Film-maker appeals against MDA rating

Film-maker appeals against MDA rating
Director Tan Pin Pin was at the screening of her film, To Singapore With Love, at the Freedom Film Fest in Johor Baru.

Film-maker Tan Pin Pin has sent an appeal to the Media Development Authority (MDA) for a review of the classification of To Singapore With Love, her film on Singapore's political exiles.

She said in a post on Facebook last night that she submitted the film - unchanged - to the Films Appeal Committee on Tuesday.

She later added: "They (MDA) have acknowledged the receipt of the film."

Last month, the MDA gave the film a Not Allowed for All Ratings classification.

It said in a statement that Ms Tan's documentary would not be allowed to be screened in public or distributed here because its contents undermined national security.

In the 70-minute film, Ms Tan interviews nine Singaporeans - who live in Britain and Thailand, some of them for more than 50 years - on why they fled the country, what their lives are like now and the feelings they have towards Singapore.

But when announcing the classification for the film, the MDA said that the individuals gave untruthful and distorted accounts of how they had to flee and remain outside Singapore.

Hence, the film "undermines national security because legitimate actions of the security agencies to protect the national security and stability of Singapore are presented in a distorted way as acts that victimised innocent individuals".

Ms Tan, in the Facebook post yesterday, said: "As we approach our 50th birthday, I feel that we as a people should be able to view and weigh for ourselves, through legitimate public screenings in Singapore, differing views about our past, even views that the Government disagrees with."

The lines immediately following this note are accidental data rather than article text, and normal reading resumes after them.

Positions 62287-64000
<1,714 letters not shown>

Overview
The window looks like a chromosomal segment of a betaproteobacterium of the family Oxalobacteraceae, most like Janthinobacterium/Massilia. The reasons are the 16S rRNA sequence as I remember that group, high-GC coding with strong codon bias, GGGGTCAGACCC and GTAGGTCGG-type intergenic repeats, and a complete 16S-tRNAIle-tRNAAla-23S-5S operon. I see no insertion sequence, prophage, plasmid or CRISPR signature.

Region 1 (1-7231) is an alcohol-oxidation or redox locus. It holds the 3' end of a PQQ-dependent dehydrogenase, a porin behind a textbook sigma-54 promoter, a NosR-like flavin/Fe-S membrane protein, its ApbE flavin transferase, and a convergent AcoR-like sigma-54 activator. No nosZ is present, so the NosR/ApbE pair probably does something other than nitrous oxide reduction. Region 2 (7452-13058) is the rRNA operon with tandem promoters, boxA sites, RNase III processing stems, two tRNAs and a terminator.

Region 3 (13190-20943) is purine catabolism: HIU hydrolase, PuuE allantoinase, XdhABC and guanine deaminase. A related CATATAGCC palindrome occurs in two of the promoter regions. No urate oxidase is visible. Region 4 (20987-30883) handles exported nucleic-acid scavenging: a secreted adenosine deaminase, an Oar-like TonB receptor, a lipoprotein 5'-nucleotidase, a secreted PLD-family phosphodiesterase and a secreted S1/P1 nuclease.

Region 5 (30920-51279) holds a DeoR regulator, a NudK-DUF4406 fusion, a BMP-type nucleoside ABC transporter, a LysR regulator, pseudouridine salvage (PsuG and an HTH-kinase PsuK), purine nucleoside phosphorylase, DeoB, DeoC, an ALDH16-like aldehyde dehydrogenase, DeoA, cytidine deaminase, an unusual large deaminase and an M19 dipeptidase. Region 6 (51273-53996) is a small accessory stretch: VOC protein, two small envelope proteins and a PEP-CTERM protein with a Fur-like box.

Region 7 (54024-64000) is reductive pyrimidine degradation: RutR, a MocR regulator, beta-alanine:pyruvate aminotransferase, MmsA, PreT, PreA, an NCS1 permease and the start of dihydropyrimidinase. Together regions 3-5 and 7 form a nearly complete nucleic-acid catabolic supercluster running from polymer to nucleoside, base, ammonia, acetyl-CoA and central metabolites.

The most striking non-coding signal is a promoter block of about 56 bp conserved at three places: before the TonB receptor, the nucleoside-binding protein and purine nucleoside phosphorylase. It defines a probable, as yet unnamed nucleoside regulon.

She hoped the appeal committee would see the film and review the classification in this light.

The committee is an independent 15-member panel chaired by former People's Association chief executive director Tan Boon Huat.

Spurred by the MDA's decision to disallow public screenings here, about 400 people - including Singaporeans - watched the film at a screening last month in Johor Baru.

The last film to receive the Not Allowed for All Ratings classification was Ken Kwek's Sex.Violence.FamilyValues in 2012, because part of it was judged offensive to Indians.

But the appeal committee subsequently gave that film an R21 rating with edits, after an appeal to the panel from the film's producers.


This article was first published on October 3, 2014.
Get a copy of The Straits Times or go to straitstimes.com for more stories.

More about

MDA
Purchase this article for republication.

BRANDINSIDER

SPONSORED

Most Read

Your daily good stuff - AsiaOne stories delivered straight to your inbox
By signing up, you agree to our Privacy policy and Terms and Conditions.